Copyright © 2004-2017 
Historical Materials from Southern Patagonia
Extracts from «The Captive Boy in Terra del Fuego»
shipwreck and rescue near Cape Horn, 1854-55

When the Nantucket ship Manchester (see footnote), with 21 people aboard, wrecked near Cape Horn on 28 August 1854, it became one more entry in the long list of ships lost on that dangerous passage between the Atlantic and Pacific oceans. But, why write a book about this sad event?

First and foremost, there were survivors — two teenage boys were rescued 9 months later and returned safely to the United States. There was melodrama too: the captain's son lost both parents — his mother drowned as she abandoned ship, his father murdered by natives before his own eyes. Plus, the author had taught the "captive boy" as a child. Last, but not least, she was an ordained minister, and a writer with several publications to her name.

Events in Tierra del Fuego are told as a child's adventure story, with strong moral overtones. The action occurs in a far-away, awesome place, that the reader has never visited. The perils faced (shipwreck, fearsome natives, the death of loved ones) are surrogates for the stresses of life that we all must face. The book's illustrations are flawed as depictions of local dress and customs, but they were intended to stimulate the young reader's imagination.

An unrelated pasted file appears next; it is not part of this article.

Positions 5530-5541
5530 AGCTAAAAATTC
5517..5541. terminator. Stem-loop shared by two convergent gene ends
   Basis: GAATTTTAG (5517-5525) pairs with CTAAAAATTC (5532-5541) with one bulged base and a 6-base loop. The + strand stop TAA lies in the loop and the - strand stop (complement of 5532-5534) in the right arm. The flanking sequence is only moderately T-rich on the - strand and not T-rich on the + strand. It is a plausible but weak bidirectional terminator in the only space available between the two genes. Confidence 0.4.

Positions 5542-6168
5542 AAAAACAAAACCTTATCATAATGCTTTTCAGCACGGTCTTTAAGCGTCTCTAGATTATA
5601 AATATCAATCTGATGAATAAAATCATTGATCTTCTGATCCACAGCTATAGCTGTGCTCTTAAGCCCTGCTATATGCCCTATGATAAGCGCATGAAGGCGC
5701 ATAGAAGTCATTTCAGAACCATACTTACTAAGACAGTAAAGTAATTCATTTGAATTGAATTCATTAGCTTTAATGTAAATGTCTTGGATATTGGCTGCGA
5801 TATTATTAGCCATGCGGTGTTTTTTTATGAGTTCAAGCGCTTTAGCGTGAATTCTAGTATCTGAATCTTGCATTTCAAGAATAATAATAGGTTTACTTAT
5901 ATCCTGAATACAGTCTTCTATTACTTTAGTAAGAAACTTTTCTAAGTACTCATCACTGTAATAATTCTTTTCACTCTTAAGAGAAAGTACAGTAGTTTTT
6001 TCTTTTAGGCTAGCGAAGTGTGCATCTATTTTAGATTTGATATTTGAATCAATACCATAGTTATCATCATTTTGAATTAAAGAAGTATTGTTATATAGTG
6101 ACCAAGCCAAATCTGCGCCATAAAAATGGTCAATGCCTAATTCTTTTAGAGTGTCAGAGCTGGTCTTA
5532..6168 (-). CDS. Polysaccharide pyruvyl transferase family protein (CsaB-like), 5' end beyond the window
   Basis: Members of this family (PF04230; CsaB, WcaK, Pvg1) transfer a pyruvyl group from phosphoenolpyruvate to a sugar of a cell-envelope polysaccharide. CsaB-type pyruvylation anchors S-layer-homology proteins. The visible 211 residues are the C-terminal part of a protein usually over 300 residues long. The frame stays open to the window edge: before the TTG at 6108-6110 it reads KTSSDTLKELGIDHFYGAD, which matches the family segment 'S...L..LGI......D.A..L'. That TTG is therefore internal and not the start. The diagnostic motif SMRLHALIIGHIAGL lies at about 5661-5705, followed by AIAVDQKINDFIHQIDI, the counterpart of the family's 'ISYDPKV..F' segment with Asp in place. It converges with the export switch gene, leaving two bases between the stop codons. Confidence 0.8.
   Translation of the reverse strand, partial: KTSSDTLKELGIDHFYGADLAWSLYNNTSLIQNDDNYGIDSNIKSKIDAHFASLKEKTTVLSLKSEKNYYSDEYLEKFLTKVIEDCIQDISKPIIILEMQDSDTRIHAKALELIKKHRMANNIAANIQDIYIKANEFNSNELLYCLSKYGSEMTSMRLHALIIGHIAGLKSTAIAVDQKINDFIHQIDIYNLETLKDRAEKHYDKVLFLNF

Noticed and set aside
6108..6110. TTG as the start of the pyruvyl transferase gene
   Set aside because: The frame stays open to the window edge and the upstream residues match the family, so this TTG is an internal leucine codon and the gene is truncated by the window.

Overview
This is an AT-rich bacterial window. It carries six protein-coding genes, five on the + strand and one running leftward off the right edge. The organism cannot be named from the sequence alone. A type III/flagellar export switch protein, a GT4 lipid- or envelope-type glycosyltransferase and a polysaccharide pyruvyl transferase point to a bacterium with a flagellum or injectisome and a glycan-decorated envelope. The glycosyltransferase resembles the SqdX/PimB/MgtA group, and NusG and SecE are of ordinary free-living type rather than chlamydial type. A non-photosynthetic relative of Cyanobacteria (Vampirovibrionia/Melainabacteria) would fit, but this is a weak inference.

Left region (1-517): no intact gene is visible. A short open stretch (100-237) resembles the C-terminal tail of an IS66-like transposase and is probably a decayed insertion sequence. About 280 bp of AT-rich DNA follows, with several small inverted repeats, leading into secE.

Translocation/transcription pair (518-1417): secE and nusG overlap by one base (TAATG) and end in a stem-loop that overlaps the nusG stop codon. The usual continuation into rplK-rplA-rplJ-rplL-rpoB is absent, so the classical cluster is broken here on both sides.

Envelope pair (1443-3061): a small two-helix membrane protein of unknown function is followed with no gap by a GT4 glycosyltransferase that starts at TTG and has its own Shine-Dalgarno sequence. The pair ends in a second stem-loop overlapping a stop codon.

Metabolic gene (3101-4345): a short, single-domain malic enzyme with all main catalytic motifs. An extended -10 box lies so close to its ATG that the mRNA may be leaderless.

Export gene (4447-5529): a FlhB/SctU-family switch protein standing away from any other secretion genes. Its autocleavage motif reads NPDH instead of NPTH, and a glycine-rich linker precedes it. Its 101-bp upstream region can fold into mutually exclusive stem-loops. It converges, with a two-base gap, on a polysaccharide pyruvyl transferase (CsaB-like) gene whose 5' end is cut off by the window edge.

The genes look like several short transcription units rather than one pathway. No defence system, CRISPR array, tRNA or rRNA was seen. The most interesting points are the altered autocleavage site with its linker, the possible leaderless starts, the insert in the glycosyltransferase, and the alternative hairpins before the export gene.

These extracts, taken from contemporary documents, graphically convey the hardship experienced by the survivors, and the gratitude of the community "back home". In their gift to the commander of the Chilean Navy ship Meteoro, which found the survivors at Port Gallant, on the Strait of Magellan, we see a sincere expression of solidarity with all who make their living and risk their lives on the sea.

There are more cases of shipwreck on this site: see The Perils of Cape Horn.
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Note: Apparently, this was not the first voyage to the West Coast for the Manchester, nor for her Captain, Alexander Hall Coffin [A. H. Coffin]. The following references suggest they were previously engaged in supplying the California Gold Rush:-- see "Nantucket to California".